08 Ctr Bash (H)

Film Study

Below is an example of the DE following the pullers followed by the DE working to the upfield shoulder of the QB (“Hold” call). In the first play, the offense gashes the defense for a large gain. When the DE sets the edge of the mesh, the play is contained for no gain.

Power Bash

Power Bash fits relatively the same as the Counter Bash. Both LBs will pull with the guard and the frontside DE will spill. The issue, as with all traditional run fits, is the crashing DE. The defense has a one-on-one matchup with an alley running safety and the stretching RB. Most DCs will want to shy away from this matchup. See below:

09 Pwr Bash (T)

Utilizing a “Hold call allows the defense to box the stretch. The LBs can now focus on fitting the Power. Both sides of the play have plus-one numbers and the advantage is back to the defense.

10 Pwr Bash (H)

Conclusion

On the surface, two-back Bash concepts seem to be unstoppable. Whether the defense is utilizing traditional fits or cross-keying the LBs, the offense has a clear advantage. By utilizing a “Hold” call and forcing the play back into the box, a defense can gain numbers on the offense. The true objective of defending any “option” run play is to force the weak runner to carry the ball. Against two-back Bash plays this decision is made difficult because of the lead blocker(s) for both the QB and the RB on a stretch.

Most offenses are looking for the path of least resistance. Against any defense, this point of attack will be found in the open “B” gap. By utilizing “Hold” calls, the defense can adjust and muddy the read for the QB. Whether reading the DE or the LBs, a “Hold” call will keep the play in the box. Every DC in the country is trying to find ways to gain plus-one numbers against Spread offenses.

Another adjustment a defense can make is to drop the DS (or CB) near the box (Trap). Most offenses will not count him in the box fit, therefore he will be unblocked. This alignment also gives a quick force player on the edge in case the DE does not climb fast enough to the stretch. The “trap” alignment by the DS can also allow him to fold into the box if the QB pulls the ball. This ensures someone is there for the cutback. If interested in “trap” alignments by the secondary take a look at these articles:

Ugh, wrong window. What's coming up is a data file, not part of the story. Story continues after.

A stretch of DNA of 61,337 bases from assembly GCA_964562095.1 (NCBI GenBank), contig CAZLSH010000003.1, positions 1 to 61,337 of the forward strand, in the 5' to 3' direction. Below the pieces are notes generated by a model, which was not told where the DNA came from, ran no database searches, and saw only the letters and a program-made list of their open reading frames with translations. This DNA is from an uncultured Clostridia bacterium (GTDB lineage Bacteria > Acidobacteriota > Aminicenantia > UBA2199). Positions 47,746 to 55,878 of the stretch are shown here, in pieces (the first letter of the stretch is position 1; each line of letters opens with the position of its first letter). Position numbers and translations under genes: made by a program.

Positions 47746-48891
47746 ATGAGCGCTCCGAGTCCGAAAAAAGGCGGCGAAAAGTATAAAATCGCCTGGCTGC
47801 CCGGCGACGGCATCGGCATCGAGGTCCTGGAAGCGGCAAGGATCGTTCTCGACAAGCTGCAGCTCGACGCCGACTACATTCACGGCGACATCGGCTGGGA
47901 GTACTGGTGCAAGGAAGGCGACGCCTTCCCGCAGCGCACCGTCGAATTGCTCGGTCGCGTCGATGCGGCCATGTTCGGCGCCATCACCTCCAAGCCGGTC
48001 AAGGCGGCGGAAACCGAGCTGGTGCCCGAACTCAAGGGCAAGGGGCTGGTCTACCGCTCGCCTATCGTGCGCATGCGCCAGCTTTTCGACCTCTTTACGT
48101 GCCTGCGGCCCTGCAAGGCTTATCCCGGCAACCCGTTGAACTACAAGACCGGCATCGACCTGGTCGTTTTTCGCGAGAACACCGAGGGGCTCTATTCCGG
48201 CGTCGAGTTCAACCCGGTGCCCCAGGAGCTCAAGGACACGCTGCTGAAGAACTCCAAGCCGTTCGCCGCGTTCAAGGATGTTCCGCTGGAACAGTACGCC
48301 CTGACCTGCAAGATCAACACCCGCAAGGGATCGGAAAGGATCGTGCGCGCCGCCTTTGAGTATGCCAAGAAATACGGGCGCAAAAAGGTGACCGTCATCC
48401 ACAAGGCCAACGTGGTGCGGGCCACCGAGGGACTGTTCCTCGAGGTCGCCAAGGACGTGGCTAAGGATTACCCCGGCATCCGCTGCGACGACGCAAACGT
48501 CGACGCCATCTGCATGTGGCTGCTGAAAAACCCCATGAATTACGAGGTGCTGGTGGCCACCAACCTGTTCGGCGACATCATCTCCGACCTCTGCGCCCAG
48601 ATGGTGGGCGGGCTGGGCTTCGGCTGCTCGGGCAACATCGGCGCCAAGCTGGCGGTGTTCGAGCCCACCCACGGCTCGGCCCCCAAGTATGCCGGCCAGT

1. Using Split-Field Coverage to Counteract RPO & Check-With-Me Offenses
  2. 5 Tips For Blitzing From The Secondary

 

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6 thoughts on “Defending “Bash” Concepts”

  1. What about Near Back reads for LB’s?

    Will reads NB to him so he exchanges with DE, which must be tight to continue to spill if need be. Mike reads NB away so he plays behind the ball and can help with keep or give. DS should be at 8 against 20p so he is triggering on run and fitting off Will. Should still be gap sound. On field side would have Sam (either over hang or coverdown) read QB to help with support on spilled CT or Power. No need for him to chase bubble until it’s thrown.

    The reason I asked about near back reads is that it allows my DE’s to play a down block the same every time, which makes them play faster.

    Enjoy the site. Keep up the great work! Good luck next year!

    1. I like your little BS/Will combo. Fits w/ Quarters too. The BS should make the Will correct anyway, so if the Will snaps outside to take the Stretch, the BS could sink in to replace. Only issue I see is that the crashing DE forces the give read, so the Will has to box the lead blocker which could be hard even if in a 50 vs split-back. I like your thinking though. Sam in 2-Read could be force if Mike can spill. BS safety there for cutback or stretch. Comes down to preference & do you think your Will can hold up. Thanks for the compliment on the site.

    1. Yes. 2-Spd = the 2 WR side. Thanks for the comment about the book! Appreciate it. Let me know if you have any other questions.